Posts Tagged language

Testing Psychometrics

People I know, know what I’m like. I’m easy to read, in that respect, if you know me. People know I’m a bit of a talker, and I can be pretty tenacious with an idea (ie stubborn and loud, OK, I’ll admit it). They also know I write for a skeptical website, and as such I often get presented with things to look at, and explain. Sometimes it’s an ‘explain this then, Mr Skeptic!’, sometimes it’s more of a ‘What’s your thoughts on this?’ In the past I’ve been given contact details of tarot card readers, flyers from religious organisations who pray away HIV (more on that coming soon, by the way), palm readings, horoscopes, Chinese stem cell therapy and everything in between. I really am that easy to read.

Which brings me to an appeal I received from a colleague, who sent me a link to a 5-minute personality test he found on a recruitment website. “Mine was pretty accurate,” is all he said. He’s a man of few words, my colleague. So, obligingly, I gave it a whirl, skeptical as to the claims the site made:

Internet Based Psychometric Testing at Internet Prices…  Professional, personality profiling for recruitment, delivered entirely online… No consultants, no trainers, no sales people… Easy to use, fast and delivered at Internet prices… Complete the personality questionnaire and discover the power and simplicity of PeopleMaps personality profiling for yourself. Read your own report. You be the judge.

Testing at Internet Prices
Professional, personality profiling for recruitment, delivered entirely online.
No consultants, no trainers, no sales people.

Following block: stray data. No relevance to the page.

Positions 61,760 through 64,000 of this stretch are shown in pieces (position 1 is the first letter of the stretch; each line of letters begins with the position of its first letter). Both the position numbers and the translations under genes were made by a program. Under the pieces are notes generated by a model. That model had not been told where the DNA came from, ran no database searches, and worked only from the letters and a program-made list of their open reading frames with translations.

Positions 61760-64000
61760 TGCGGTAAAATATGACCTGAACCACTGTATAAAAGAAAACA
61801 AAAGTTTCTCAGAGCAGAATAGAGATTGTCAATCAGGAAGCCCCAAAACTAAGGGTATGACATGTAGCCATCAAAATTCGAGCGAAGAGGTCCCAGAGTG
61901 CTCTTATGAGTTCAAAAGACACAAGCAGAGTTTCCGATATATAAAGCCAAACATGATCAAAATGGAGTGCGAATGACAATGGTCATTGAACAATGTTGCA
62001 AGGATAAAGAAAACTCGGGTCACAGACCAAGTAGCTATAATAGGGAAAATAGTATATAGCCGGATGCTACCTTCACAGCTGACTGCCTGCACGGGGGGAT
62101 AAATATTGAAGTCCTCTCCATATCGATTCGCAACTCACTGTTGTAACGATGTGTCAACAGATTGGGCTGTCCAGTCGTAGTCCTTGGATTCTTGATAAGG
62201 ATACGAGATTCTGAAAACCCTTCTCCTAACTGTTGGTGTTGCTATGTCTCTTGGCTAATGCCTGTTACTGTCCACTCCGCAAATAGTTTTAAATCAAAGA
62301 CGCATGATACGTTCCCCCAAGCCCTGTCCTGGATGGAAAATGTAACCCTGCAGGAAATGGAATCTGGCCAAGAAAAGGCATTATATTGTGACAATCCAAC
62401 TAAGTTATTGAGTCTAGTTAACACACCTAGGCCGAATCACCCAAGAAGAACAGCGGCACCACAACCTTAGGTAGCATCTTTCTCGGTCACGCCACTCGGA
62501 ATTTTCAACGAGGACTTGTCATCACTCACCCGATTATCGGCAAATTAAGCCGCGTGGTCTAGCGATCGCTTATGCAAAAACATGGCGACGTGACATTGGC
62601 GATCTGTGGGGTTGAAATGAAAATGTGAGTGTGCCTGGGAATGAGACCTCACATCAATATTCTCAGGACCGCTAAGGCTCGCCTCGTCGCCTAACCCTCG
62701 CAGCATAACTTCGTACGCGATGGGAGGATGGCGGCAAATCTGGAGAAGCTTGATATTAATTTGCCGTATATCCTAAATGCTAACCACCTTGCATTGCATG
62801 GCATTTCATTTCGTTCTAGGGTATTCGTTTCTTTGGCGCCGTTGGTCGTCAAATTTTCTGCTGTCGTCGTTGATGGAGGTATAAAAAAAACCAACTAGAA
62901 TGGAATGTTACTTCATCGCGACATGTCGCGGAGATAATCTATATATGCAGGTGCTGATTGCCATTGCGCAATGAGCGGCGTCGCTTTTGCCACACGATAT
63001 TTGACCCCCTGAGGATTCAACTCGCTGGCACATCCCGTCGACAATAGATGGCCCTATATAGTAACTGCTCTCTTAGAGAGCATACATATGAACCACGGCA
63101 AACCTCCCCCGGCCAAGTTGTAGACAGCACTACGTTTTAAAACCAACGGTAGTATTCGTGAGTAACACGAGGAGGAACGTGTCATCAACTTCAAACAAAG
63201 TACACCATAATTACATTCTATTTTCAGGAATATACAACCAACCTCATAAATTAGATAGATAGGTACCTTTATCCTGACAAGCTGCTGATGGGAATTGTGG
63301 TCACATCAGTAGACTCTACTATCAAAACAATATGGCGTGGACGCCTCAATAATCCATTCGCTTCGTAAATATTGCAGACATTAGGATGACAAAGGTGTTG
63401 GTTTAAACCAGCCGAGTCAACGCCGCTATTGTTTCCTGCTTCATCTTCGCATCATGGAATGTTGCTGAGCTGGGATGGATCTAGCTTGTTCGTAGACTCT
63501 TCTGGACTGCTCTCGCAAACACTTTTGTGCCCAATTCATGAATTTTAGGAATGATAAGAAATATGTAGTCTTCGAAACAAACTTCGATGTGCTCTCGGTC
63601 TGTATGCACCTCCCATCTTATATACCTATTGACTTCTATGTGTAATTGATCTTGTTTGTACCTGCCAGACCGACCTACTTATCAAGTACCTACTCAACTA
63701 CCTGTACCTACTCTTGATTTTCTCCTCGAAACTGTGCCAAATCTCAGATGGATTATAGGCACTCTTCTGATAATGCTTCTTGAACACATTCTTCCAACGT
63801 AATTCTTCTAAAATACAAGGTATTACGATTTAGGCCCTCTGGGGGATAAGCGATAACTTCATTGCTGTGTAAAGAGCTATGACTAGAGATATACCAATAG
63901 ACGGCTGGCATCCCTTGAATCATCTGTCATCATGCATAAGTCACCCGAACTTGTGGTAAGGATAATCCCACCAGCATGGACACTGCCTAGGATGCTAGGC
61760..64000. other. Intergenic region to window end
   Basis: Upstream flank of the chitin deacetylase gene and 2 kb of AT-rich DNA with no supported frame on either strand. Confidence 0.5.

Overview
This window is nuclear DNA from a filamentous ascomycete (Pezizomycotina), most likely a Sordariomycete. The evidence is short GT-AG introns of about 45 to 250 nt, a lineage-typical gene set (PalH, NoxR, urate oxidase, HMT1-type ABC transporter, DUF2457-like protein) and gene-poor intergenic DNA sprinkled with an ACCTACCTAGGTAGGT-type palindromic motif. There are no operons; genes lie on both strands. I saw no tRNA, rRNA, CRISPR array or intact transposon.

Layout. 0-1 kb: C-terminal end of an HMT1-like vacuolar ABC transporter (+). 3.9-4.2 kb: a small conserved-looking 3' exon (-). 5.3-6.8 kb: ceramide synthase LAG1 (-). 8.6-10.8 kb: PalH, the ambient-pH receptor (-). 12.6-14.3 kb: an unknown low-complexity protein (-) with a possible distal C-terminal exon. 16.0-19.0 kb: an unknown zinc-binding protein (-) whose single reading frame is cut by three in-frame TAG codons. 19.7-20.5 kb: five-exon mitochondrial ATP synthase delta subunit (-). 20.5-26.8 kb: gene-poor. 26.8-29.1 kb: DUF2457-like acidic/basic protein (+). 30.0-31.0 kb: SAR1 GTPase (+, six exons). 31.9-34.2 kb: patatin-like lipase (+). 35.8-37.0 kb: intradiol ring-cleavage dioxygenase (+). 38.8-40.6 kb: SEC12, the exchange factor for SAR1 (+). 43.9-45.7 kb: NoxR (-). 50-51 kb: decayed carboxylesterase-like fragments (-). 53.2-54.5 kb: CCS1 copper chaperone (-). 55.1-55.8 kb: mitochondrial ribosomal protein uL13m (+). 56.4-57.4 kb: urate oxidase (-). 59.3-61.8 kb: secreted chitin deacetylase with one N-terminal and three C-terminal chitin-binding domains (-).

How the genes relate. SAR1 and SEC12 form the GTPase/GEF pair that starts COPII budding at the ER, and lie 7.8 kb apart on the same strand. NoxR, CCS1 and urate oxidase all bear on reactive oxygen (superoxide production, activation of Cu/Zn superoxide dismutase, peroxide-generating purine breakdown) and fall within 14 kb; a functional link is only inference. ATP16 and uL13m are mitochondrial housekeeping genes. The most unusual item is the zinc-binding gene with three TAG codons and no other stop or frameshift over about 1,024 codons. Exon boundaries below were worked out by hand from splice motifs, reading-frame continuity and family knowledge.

Easy to use, fast and delivered at Internet prices.
Complete the personality questionnaire and discover the power and simplicity of PeopleMaps personality profiling for yourself. Read your own report. You be the judge.

“Oh”, says I, “I’ll be the judge alright”. But then again, they knew I was going to say that, they can measure my personality, apparently. Read the rest of this entry »

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How to demonstrate ghosts are real in one easy step

Imagine a conversation between two people.  We’ll call them Bill and Frank.

  • Frank claims: “God is real.”
  • Bill claims: “God is real.”
  • But Bill disagrees with Frank’s claim;
  • and Frank disagrees with Bill’s.

The solution to this simple problemette is that Bill and Frank define the word “God” in different ways. Bill, a fundamentalist Christian, worships the abrahamic god Yahweh.  Frank is a pantheist, and worships a spinozan god who might also be called “nature”.  The apparent contradiction in their conversation arises because they both use the word “god” to refer to the object of their worship, even though the concepts they are expressing are not equivalent.

Read the rest of this entry »

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